Can you help me stage my home?
You will want to make sure that your listed home is presented in the best way possible. This will increase the chances of someone wanting to purchase it, as well as helping it to sell as quickly as possible and for top dollar. A responsible agent should be able to offer suggestions for improvements, recommend a professional staging company and local trades if needed, and even help do some of the hands-on work with you.
Do you have training and education?
Most states have strict laws regarding licensing and continuing education. Your agent should be able to give you up-to-date information, should be committed to continuing education and should always act with professionalism.
Can you provide me with references?
A Realtor's reputation is one of his most valuable assets; most will work hard to protect it. Surprisingly, most sellers don't bother to check references. You should. This is one of the easiest and most important steps you can take, and yet I've seen many people make the mistake of not checking references. The 2 kinds of references to ask for are:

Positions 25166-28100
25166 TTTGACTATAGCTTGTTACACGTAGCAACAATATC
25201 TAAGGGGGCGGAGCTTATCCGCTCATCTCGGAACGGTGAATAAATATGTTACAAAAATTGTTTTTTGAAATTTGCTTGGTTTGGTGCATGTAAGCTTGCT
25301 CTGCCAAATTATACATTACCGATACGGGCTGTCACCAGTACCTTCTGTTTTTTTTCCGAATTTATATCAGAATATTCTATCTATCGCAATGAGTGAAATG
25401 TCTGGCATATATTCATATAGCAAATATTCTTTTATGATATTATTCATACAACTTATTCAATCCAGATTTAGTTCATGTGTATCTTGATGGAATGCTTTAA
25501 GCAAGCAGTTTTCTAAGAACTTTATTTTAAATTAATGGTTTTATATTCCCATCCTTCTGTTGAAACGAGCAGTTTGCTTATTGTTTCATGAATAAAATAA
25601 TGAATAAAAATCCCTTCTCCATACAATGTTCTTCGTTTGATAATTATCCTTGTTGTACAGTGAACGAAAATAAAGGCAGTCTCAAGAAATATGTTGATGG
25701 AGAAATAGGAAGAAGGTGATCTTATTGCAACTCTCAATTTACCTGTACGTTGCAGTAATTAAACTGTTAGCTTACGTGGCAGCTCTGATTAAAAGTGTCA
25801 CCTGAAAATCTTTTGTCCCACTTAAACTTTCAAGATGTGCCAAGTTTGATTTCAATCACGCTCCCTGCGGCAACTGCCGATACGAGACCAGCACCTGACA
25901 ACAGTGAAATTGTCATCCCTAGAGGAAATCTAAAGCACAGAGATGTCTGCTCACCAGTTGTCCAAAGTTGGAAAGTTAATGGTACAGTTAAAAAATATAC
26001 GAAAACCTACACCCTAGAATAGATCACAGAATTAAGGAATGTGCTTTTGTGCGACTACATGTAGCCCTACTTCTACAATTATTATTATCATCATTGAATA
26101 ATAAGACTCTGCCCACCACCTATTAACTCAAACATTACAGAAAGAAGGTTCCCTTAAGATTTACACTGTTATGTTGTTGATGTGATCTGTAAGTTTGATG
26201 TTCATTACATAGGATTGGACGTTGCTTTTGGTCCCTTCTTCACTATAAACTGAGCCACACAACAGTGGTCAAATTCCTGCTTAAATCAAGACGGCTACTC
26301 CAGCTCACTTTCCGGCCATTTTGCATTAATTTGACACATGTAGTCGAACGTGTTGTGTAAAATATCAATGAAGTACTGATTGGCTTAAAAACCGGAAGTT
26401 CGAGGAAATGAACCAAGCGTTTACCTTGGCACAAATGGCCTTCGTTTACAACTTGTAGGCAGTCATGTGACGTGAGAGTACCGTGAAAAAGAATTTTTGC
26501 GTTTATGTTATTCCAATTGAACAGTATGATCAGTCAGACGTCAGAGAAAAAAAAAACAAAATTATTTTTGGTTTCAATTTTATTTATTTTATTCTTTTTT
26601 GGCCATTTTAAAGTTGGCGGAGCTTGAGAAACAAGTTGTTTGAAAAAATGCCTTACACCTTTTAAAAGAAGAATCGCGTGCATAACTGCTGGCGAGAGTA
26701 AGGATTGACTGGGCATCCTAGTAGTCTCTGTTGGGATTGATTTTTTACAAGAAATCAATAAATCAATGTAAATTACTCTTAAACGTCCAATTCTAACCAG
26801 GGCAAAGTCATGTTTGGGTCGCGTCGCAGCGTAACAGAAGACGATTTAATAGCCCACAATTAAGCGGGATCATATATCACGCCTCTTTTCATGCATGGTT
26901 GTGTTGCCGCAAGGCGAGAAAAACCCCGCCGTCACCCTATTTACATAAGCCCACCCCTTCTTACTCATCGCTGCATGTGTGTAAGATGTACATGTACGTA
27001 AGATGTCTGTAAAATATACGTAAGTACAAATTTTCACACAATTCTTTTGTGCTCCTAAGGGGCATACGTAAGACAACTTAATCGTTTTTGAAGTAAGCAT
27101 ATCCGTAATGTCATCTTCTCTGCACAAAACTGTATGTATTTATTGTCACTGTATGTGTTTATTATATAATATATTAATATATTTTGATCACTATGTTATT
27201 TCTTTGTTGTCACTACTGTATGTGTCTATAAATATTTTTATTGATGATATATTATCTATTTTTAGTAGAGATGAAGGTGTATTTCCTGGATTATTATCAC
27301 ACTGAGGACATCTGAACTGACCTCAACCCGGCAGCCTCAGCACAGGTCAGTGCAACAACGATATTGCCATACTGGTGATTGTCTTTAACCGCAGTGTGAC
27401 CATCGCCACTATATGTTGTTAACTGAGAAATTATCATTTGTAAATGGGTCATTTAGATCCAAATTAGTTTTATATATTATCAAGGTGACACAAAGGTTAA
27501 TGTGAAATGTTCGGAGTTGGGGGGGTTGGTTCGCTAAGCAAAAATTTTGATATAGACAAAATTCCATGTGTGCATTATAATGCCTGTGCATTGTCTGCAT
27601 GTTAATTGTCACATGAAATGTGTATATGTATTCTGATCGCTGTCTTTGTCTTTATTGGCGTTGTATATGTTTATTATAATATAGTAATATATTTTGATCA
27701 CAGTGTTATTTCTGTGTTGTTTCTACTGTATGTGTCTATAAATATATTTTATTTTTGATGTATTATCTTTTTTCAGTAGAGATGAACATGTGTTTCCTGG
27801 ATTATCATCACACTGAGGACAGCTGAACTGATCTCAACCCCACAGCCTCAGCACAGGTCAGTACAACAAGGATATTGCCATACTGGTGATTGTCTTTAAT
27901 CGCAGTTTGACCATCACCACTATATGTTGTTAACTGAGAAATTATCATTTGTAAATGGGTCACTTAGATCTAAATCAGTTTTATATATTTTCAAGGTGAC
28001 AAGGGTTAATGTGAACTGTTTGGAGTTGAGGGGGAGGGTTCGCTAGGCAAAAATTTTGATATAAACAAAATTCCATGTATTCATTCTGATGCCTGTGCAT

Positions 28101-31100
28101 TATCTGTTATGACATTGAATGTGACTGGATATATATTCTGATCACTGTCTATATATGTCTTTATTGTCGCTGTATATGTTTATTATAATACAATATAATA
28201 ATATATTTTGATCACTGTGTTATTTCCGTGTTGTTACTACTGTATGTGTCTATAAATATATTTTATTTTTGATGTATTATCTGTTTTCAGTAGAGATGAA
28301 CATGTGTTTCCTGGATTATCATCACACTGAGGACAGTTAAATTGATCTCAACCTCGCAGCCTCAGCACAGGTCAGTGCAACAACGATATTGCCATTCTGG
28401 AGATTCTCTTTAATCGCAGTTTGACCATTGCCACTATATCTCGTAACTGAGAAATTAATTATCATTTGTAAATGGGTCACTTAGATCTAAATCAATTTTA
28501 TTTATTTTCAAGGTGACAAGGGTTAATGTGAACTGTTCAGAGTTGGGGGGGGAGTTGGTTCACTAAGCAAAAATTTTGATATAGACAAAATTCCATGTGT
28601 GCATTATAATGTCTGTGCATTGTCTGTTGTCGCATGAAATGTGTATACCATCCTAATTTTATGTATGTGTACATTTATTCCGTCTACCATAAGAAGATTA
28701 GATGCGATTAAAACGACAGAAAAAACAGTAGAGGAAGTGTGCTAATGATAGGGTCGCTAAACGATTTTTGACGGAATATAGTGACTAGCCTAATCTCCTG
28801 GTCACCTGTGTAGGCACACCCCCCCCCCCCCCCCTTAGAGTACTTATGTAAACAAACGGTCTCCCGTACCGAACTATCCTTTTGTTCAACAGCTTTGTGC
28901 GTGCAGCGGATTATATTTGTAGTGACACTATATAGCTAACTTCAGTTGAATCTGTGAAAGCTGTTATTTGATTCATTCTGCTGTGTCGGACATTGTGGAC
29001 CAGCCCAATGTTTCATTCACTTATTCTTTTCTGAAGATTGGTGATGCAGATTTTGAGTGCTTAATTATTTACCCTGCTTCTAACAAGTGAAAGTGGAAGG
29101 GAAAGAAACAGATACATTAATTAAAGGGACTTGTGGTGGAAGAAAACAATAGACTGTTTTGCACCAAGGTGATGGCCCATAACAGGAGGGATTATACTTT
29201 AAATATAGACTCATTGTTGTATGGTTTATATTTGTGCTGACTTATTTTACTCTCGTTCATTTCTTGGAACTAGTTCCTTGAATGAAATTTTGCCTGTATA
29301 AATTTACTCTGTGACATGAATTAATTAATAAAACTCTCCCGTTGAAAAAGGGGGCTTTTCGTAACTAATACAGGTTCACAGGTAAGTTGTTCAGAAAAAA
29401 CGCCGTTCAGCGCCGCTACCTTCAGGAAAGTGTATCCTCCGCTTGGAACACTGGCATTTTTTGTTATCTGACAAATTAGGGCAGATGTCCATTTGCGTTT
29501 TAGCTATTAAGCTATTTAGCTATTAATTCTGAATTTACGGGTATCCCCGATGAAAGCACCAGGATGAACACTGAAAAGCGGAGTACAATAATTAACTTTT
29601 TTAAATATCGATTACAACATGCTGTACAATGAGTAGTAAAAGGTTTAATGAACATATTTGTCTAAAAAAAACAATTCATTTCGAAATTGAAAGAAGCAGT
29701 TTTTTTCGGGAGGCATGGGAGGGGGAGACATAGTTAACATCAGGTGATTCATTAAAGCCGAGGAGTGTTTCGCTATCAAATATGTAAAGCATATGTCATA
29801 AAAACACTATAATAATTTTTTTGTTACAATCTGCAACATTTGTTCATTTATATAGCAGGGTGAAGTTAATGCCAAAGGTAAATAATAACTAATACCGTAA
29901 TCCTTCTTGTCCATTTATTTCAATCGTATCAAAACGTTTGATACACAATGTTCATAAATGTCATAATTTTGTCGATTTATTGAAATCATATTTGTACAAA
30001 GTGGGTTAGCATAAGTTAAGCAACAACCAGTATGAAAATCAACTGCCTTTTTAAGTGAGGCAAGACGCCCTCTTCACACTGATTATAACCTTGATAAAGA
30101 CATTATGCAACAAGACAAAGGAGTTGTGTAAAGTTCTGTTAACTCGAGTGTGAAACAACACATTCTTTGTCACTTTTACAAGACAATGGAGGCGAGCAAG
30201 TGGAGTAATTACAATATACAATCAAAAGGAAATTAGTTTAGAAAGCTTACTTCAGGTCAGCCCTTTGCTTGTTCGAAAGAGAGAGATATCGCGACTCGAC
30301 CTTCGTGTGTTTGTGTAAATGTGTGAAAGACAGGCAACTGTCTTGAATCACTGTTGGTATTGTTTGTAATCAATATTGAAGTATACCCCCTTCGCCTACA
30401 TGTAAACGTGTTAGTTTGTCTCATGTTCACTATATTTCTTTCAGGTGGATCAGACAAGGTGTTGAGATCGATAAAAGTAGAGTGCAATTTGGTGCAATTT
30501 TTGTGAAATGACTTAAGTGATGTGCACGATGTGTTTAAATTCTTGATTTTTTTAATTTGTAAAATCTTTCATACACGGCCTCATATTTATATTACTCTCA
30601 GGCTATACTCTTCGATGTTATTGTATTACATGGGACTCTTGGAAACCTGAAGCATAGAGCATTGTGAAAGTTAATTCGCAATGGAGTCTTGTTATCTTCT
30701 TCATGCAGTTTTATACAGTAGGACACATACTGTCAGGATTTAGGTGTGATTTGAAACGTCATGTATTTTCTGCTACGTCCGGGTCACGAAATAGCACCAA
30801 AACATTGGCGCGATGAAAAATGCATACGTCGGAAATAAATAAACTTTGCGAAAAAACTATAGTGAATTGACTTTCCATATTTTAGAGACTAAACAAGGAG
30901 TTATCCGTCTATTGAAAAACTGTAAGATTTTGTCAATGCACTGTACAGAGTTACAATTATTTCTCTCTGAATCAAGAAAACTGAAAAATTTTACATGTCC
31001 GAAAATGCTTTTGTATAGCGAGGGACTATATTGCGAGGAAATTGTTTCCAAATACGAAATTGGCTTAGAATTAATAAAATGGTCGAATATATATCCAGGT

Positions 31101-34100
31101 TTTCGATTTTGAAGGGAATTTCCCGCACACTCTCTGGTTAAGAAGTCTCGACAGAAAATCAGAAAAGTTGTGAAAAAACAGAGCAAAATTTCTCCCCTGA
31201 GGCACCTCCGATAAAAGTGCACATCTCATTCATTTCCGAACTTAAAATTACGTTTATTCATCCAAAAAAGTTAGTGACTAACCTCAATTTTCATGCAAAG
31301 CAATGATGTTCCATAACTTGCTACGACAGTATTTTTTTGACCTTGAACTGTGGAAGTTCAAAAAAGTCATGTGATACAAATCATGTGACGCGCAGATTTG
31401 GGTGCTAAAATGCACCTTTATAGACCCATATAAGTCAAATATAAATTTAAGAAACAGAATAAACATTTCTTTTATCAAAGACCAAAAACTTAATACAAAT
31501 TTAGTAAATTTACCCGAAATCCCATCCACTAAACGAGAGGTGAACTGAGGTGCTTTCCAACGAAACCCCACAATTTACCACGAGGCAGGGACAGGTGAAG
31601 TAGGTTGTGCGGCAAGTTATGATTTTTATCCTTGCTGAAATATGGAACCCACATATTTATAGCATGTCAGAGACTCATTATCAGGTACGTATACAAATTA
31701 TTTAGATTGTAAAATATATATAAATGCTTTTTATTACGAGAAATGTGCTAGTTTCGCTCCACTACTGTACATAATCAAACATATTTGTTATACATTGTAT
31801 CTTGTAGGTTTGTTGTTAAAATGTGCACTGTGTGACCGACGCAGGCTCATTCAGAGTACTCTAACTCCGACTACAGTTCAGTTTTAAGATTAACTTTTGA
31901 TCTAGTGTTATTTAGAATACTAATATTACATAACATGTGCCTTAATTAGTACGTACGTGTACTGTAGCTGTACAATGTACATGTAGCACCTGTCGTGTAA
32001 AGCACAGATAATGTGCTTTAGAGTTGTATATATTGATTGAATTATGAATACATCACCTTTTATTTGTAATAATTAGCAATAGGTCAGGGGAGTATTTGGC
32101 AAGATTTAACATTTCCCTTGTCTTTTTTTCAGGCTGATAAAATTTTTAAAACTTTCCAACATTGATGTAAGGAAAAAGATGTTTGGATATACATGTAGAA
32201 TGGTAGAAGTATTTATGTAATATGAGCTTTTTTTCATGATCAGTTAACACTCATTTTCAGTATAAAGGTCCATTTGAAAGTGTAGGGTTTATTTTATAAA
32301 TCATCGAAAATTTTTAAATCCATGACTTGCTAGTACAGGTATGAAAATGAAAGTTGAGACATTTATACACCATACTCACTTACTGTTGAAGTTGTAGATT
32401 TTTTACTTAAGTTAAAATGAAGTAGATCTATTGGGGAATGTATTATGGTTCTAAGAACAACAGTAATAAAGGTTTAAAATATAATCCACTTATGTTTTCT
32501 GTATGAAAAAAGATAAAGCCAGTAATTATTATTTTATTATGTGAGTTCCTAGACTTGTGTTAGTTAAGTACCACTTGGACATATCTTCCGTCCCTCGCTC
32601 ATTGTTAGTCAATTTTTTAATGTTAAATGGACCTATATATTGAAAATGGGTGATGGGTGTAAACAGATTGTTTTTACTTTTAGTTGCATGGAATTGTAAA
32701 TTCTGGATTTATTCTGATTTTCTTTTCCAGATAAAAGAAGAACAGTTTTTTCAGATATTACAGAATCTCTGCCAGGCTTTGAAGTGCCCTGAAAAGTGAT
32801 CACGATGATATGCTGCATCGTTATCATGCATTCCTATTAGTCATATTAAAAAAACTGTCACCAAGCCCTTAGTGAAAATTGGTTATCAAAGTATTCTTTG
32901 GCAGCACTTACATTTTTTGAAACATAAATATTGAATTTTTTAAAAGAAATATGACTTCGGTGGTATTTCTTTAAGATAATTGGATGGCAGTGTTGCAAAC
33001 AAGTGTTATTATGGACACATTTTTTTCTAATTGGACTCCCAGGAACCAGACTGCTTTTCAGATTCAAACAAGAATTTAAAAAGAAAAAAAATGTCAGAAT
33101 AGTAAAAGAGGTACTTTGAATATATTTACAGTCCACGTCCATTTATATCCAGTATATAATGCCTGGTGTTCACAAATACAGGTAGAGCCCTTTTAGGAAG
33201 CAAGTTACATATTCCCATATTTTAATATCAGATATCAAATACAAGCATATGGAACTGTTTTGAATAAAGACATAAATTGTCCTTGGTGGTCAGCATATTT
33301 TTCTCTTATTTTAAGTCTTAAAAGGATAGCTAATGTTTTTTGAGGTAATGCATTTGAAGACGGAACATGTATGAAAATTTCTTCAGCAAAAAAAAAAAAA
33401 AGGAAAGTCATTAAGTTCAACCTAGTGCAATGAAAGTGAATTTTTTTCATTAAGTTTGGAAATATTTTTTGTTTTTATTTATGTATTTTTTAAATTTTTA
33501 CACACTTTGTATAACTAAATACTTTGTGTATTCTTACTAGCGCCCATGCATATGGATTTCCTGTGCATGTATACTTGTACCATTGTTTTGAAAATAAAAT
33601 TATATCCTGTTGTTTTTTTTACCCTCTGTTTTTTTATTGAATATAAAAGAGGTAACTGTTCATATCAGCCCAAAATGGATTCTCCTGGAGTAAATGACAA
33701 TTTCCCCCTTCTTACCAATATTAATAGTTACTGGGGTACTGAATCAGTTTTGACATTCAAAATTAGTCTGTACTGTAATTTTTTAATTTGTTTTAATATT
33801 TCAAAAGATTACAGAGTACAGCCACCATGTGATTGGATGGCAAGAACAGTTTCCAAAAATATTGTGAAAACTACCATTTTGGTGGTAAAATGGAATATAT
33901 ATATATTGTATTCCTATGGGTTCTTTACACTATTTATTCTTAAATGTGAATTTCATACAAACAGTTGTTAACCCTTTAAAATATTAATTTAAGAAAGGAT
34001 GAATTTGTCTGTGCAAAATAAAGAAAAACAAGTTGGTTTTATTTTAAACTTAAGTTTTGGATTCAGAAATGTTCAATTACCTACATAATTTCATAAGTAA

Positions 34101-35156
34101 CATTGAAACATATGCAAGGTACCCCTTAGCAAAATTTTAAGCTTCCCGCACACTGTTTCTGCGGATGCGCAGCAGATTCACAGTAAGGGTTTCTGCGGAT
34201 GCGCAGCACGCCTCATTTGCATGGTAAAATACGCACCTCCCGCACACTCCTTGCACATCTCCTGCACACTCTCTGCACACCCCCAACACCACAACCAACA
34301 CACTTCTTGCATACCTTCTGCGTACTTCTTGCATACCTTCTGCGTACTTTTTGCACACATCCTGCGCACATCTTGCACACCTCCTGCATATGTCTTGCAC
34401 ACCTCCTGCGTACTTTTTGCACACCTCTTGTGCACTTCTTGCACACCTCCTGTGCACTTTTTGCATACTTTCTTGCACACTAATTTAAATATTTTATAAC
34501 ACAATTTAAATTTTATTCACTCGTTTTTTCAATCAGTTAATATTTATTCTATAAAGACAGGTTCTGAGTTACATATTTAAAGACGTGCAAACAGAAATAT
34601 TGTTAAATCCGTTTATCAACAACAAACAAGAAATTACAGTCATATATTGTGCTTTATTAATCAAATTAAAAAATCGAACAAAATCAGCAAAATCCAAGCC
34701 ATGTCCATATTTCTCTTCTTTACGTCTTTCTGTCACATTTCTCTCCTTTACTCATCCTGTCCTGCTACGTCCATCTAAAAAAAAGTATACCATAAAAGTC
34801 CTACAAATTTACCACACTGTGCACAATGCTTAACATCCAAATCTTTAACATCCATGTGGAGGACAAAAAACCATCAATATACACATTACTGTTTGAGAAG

- Past Clients - Talking to past clients is an excellent way to learn how an agent operates beyond what he says he's going to do for you. You can get a very good idea of whether or not an agent is a good match for you by finding out how they worked with other clients.